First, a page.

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First impressions compared with Photoshop CS5
on 5 December 2013
I should point out that I haven't been using PaintShop Pro for as long as I would have liked before reviewing. I've been using Photoshop in various guises for about 15 years now and I currently use CS5 as my daily drawing package. I've never been entirely happy with Photoshop's interface, but historically it has done things other programs have not, so necessity has bred familiarity. I got this copy of Paintshop Pro essentially to see if I liked Corel's approach any better, but since I have not made the switch you may conclude that the answer was no. The following explains why.
First impressions using PaintShop are that it appears to be very similar to Photoshop - but not exactly the same. This is good and bad. Good because Photoshop is a fine piece of software to mimic, bad because if there's something you don't like about Photoshop, then you may well find you don't like it in PaintShop Pro either. Annoyingly the little changes go as far as the keyboard shortcuts, especially the use of Ctrl, Alt and Shift, have the same actions (like add to and remove from current selection), but on different keys (that can't be remapped), making the transition very frustrating. Obviously this is not a flaw in PaintShop, or Photoshop for that matter, but it is a pain.
This is not a simple piece of software to learn, so it is very good news that Corel provides lots of learning resources for free when you buy. There are also lot of little help panels scattered around the interface and some simplified interfaces for common photo retouching tools. The software is split into three parts, a photo organiser (that Corel call a manager), an image adjustment area and an image editor. Annoyingly you can't switch between the three at any time - if you're editing an image it forces you to close it before switching to the adjust interface, which belies the point in having everything in the same software.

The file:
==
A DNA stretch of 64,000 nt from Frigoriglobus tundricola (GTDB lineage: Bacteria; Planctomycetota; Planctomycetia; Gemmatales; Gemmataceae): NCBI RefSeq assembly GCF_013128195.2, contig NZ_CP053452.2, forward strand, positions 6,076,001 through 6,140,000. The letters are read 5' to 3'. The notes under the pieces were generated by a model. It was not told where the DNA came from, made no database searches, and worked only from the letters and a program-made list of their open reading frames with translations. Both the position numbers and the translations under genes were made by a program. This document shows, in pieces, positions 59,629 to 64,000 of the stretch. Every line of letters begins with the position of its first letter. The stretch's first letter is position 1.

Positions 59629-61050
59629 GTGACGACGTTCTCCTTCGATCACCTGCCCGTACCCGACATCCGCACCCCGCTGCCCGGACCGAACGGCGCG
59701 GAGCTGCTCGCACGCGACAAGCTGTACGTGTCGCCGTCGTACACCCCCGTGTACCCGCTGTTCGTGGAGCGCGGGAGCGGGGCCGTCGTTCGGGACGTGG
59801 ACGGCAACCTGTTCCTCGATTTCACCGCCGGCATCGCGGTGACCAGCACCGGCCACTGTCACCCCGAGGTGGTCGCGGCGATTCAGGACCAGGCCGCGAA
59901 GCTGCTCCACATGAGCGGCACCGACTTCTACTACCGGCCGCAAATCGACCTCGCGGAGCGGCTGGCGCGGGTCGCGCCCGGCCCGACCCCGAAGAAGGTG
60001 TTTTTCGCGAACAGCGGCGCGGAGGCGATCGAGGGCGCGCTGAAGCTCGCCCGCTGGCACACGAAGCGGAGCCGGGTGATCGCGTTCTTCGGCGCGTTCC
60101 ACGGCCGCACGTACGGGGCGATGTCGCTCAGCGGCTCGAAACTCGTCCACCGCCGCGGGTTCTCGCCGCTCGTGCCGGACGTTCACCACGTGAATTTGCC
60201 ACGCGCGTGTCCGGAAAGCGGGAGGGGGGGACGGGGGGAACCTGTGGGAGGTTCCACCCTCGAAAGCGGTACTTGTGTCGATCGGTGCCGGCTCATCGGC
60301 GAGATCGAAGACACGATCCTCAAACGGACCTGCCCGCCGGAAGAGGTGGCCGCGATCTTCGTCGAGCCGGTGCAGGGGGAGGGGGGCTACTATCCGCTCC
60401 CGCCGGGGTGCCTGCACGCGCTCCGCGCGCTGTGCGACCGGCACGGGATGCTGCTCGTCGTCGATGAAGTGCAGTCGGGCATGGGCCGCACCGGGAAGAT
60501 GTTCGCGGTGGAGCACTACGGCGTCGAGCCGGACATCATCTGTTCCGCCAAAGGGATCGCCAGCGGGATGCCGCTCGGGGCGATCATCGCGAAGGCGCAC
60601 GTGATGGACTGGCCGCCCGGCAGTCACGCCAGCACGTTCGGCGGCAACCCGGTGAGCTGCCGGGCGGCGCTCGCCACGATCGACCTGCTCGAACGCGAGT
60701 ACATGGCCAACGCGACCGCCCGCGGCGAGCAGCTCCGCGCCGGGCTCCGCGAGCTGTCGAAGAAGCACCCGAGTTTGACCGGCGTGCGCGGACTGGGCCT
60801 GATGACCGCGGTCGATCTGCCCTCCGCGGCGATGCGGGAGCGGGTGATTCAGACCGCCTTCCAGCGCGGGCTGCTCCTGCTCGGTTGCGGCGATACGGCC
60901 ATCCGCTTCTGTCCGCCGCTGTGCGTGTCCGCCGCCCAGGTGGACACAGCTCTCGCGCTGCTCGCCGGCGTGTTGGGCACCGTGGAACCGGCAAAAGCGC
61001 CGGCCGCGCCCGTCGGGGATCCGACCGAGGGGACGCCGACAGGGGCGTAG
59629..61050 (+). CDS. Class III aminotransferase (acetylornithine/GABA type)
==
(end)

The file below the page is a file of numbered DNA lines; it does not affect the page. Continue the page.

I wanted to use the editing/drawing features and these are the most complex in the program. Like Photoshop you can create multiple layers per image and mix them around differently to achieve different effects. Getting into all the little complexities of the editor will take time and patience to get the best from, though simple things can be achieved quite quickly and easily.
Other quirks include some editing features that can only be previewed in a little sample section of an image and then applied to the whole thing once you click OK. This seems a little archaic these days and does not appear at all in CS5. In general Effects (the equivalent of Photoshops Filters) can be previewed real-time, but some are so slow as to be very impractical (even running the 64bit version of the software). This basically shows that Corel's program is not as well optimized for speed as Adobe's and, for me, that is a pretty big problem.
Another area where Corel lags behind Adobe is in their smart selection tools. Corel's versions are similar, generally good and great to have, but I don't find them to be as precise and require a few more tweaks to get the region of the image that you want. One set of features that I do like having are the colour reduction tools, though these are probably only of interest to software and maybe web developers.
While installing the software on a 64-bit version of Windows 7 Pro was totally painless, I have experienced at least one crash since installing. I was very surprised, upon re-launching the software, to find that it had managed to save a fully recoverable version of my edited image (unlike other programs that try and fail), so top marks there.
I am, of course, being a little unfair comparing this £40 software to another that retails at ten times that. That PaintShop Pro X6 stands up to this comparison is actually a pretty good result. A more fair comparison would be against Photoshop Elements 12, the equivalent package from Adobe, but I'm afraid that I don't know that one at all and I can't comment on the content.
PaintShop Pro X6 is a powerful and very complete package for the price and I would not tell anyone not to get it. In fact I would have a devil of a time choosing between it and Photoshop Elements, but luckily both have free trial versions that you can download and install before making your mind up. Be warned that you will need to learn how to use BOTH packages while comparing them, which will probably make choosing a pretty time consuming exercise.